Bahraini Islamic Banking penetration solid, to benefit from consolidation


Bahrain’s Islamic banking market share is expected to increase to over 50% of total domestic banking sector assets in the short-to-medium term on the back of mergers and acquisitions as well as from sustained demand for Islamic products, Fitch Ratings says.

Rising rates should also support Islamic and conventional banking sector profitability, with reasonable liquidity and capital adequacy buffers expected to be maintained in 2023.

Islamic banking has significant importance in Bahrain, comprising 38.3% of domestic banking system assets and 18.5% of total banking system assets (including foreign assets) at end-2022. Islamic banks’ assets (including Islamic-banking windows available at conventional banks) increased by 7.6% in 2022 – a faster pace than conventional banks’ asset growth of 2%.

A major boost to the sector will come from the acquisition of Ahli United Bank B.S.C. (AUB), a Bahrain-based conventional bank, by Kuwait Finance House K.S.C.P. (KFH), Kuwait’s largest Islamic lender. KFH plans to convert AUB and its subsidiaries into fully sharia-compliant banks. AUB had a 13% market share of the Bahraini domestic banking sector assets as of end-2022, making the combined entity one of the largest domestic banks in Bahrain.

The acquisition has resulted in KFH becoming the world’s second-largest Islamic bank by assets. Fitch expects the sharia conversion to be completed between end-2023 and end-1Q24 based on current estimates.

Bahrain’s Islamic banking market is the seventh-largest globally, with total assets of USD41.6 billion or 92.4% of Bahrain’s GDP. The sector’s growth is supported by a long-established financial services sector, the enabling regulations for Islamic finance, demand for Islamic products from Bahrain’s Muslim-majority population, a deep distribution network, and the presence of skilled human-capital.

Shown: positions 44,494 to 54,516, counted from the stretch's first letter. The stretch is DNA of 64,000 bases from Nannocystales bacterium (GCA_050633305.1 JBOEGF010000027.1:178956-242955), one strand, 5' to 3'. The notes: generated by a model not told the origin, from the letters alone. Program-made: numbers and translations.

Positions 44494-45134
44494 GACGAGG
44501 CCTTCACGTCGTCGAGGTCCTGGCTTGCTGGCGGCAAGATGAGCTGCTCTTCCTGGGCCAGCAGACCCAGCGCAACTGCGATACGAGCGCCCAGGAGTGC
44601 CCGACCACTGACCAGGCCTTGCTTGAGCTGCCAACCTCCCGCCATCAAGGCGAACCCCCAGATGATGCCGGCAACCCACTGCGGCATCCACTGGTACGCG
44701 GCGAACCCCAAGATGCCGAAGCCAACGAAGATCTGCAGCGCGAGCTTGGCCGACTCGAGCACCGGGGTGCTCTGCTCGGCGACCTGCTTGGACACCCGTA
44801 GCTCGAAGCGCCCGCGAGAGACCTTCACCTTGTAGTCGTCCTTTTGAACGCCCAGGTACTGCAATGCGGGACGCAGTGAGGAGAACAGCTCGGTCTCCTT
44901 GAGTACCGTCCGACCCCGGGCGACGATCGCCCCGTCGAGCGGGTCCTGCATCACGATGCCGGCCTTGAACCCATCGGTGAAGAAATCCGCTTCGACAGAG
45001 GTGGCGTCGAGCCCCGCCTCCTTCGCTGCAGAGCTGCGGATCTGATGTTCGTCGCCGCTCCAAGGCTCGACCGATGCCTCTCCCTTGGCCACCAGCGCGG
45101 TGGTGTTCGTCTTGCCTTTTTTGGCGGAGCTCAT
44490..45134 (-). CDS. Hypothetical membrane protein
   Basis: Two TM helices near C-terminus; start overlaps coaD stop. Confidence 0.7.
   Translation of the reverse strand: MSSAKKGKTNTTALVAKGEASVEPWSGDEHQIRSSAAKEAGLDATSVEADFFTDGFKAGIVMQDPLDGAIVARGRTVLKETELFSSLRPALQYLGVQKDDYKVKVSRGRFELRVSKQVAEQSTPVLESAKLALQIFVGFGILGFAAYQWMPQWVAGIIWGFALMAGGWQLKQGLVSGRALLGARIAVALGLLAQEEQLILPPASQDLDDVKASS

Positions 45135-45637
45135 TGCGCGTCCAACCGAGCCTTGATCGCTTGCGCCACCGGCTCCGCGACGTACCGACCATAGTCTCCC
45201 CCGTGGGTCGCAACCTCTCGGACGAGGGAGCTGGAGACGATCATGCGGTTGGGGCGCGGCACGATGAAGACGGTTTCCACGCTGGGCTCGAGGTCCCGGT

More favourable prudential requirements are also supporting Islamic banking growth. The regulator, the Central Bank of Bahrain (CBB), grants Islamic banks a 30% “alpha-factor” which is a discount in the calculation of risk-weighted assets; conventional banks are not granted this discount.

This provides a sizable uplift to Islamic banks’ capital ratios, allowing Islamic banks to grow and capture market share with less capital constraint. Fitch calculates that Bahrain Islamic Bank benefits from a sizeable uplift to its capital ratios as a result.

Bahrain also has a wider availability of Islamic liquidity-management tools compared to most other countries. This includes Islamic repurchase agreements (repos), remunerative deposits with CBB, short-term and longer-term government sukuk, and interbank placements with both Islamic and conventional banks.

In 2022, Islamic retail banks’ profitability and asset-quality metrics improved, though they lagged the performance of conventional retail banks. The liquidity profile of Islamic banks was also adequate, albeit weaker than conventional banks. The capitalisation profiles of Islamic and conventional banks were satisfactory.

Other acquisitions completed in 2022 include Al Salam Bank-Bahrain’s purchase of the consumer banking business of Ithmaar Bank. GFH Financial Group also increased its stake in GB Corp to 62.91% (2020: 50.41%). The flows were not all one way. Al Baraka Group signed agreements to exit from two of its subsidiaries: Bank Al-Tamweel Wa Al-Inma in Morocco, and Itqan Capital in Saudi Arabia.

Despite the growth, Bahrain’s share of global Islamic banking assets remains small at 3.3% at end-2021, according to the Islamic Financial Services Board, mainly due to the economy’s small size. However, it was higher than Indonesia’s (1.9%) and Turkiye’s shares (2.9%), despite the economies of both countries being more than 10 times larger than Bahrain’s.

Outstanding sukuk volumes in Bahrain reached USD14.3 billion at end-2022, which represented 31.1% of all outstanding debt capital market products, from 28.5% in 2021. The takaful sector had 12% market share of total insurance sector premiums in 2020, and was higher than the share of UAE (10.2%) and Qatar (7.9%).— Fitch Ratings